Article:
The WPBSA has launched the CueZone Into Schools programme, which will get 10,000 school children playing snooker by the end of this year.
The programme was launched at Sheffield Park Academy on Thursday by snooker legend Steve Davis who will be the ambassador for the scheme, along with WPBSA Chairman Jason Ferguson and Head of Coaching Chris Lovell.
As part of the WPBSA’s ambition to grow snooker at grass roots level, this initiative will help the sport to be played in schools across the UK.
Schools will develop their own Cue Zone, using six-foot snooker tables. Senior members of staff will be trained as a WPBSA World Snooker Coaches in order to help pupils develop skills on the green baize. Those aged 15 or over will also have the chance to train as WPBSA Community World Snooker Coaches.
The concept is designed to encourage involvement in snooker before and after school and during lunch breaks, as well as during English, Maths and sports lessons using Functional Snooker.
Functional Snooker aims to develop and support the English and Maths skills of young people while they learn to play the sport. A system in which red balls and coloured balls are all given different values helps pupils to develop numeracy. It has also been used in schools in China, producing positive educational results.
Ferguson said: “Snooker is the fastest growing sport in the world. The professional game is going from strength to strength but we must also focus on grass roots by maximising participation levels. This new programme will help more children enjoy snooker while improving their numeracy skills at the same time, so it’s clear why schools are keen to get involved. CueZone Into Schools will grow quickly and I can foresee a time when school across the country and overseas get involved.”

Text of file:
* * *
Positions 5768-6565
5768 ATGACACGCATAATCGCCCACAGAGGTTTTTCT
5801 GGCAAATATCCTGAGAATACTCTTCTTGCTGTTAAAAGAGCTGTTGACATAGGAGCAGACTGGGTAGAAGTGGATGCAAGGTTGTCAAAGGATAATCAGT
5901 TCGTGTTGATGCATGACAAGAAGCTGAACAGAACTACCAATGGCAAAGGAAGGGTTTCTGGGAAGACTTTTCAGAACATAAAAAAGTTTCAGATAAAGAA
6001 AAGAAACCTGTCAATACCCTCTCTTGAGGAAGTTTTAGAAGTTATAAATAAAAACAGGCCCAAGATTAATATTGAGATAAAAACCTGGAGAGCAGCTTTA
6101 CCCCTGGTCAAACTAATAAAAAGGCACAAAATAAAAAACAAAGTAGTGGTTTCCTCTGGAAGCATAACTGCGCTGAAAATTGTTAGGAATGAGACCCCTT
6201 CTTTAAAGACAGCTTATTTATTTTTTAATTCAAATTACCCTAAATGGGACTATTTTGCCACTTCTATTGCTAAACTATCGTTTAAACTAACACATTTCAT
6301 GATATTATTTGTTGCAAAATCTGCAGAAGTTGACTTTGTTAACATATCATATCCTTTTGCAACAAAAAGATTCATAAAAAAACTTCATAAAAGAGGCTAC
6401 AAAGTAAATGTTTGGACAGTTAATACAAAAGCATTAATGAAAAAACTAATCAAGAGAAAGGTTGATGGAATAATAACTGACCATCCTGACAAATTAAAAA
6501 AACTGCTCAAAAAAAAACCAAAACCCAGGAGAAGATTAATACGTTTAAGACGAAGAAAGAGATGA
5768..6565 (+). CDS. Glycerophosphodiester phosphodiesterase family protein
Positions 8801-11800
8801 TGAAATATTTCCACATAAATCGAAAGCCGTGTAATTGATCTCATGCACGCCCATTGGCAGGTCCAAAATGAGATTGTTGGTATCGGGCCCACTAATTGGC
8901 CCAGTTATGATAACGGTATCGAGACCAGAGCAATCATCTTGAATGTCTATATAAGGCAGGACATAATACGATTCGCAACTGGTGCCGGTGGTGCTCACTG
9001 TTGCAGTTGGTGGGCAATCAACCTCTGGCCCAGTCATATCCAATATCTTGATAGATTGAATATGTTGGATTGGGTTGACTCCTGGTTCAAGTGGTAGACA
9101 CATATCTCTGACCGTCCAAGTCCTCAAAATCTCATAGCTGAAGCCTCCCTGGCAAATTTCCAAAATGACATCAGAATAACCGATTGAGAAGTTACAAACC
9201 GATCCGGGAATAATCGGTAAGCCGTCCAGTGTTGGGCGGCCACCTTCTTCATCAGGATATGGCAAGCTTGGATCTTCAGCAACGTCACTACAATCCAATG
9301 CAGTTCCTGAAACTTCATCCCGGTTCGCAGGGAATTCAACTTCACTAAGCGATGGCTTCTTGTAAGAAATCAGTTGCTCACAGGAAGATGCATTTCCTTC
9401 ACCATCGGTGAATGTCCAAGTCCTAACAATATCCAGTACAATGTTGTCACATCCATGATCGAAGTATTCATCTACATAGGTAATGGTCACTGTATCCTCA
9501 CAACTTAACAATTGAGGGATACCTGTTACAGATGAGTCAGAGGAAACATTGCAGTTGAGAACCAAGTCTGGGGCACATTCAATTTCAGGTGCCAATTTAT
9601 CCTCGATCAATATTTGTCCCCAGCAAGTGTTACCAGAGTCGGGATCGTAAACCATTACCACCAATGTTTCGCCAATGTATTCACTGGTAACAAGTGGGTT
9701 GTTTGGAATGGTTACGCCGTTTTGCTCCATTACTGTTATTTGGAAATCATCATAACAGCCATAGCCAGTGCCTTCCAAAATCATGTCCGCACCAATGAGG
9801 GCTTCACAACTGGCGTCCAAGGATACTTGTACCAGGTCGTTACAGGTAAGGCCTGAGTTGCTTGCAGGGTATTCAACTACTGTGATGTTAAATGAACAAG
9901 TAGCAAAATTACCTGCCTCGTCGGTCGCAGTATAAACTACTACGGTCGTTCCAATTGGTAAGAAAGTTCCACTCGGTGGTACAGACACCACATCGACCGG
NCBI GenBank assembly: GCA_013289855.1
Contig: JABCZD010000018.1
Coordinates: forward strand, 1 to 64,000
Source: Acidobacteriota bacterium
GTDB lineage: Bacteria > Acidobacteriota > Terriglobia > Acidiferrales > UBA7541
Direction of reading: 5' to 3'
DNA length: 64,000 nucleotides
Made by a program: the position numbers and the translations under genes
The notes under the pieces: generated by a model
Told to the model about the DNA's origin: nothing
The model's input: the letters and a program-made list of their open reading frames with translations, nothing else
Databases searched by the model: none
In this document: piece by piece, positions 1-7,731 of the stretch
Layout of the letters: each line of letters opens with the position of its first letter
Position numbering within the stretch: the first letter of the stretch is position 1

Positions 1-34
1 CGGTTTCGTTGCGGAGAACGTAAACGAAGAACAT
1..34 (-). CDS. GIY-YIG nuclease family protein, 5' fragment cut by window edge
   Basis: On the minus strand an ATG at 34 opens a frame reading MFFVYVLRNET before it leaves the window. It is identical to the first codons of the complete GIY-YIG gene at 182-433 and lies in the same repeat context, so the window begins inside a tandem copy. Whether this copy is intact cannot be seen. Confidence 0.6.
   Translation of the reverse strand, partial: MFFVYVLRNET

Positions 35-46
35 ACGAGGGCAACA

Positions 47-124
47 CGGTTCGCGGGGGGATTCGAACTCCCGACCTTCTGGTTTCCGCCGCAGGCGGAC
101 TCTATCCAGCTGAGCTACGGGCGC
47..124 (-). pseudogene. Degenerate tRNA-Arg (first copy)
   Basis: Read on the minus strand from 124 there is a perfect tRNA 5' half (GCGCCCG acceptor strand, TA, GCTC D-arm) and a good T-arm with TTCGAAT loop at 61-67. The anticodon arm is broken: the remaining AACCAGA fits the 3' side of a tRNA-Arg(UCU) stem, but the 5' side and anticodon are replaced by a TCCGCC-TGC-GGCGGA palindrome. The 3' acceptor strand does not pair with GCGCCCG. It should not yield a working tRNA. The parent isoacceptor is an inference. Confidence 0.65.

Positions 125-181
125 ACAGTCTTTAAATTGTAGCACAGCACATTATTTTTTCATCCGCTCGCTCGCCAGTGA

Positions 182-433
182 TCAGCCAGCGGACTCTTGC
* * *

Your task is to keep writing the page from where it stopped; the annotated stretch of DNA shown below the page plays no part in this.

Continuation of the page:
Six-time World Champion Steve Davis said: “Any way to make learning interesting and fun can only help a young person’s educational development. To see snooker involved at this level and contributing to a young person’s life skills is truly rewarding for everyone involved.”
Lovell said: “In years gone by, young people would often go to a snooker club after school and learn the game, but now we face so much competition from computer games and satellite television. We see Cue Zones in schools as an opportunity to develop a link to a local club via a WPBSA World Snooker coach and also help school teachers become qualified coaches. This is a really inclusive approach to grass roots snooker.”
Snooker will be linked to assessments and examinations within the BTEC sport qualifications. These are nationally recognised qualifications awarded by BTEC.
Davis will also visit schools to encourage development, including primary schools participating in the Steve Davis Little Nuggets programme.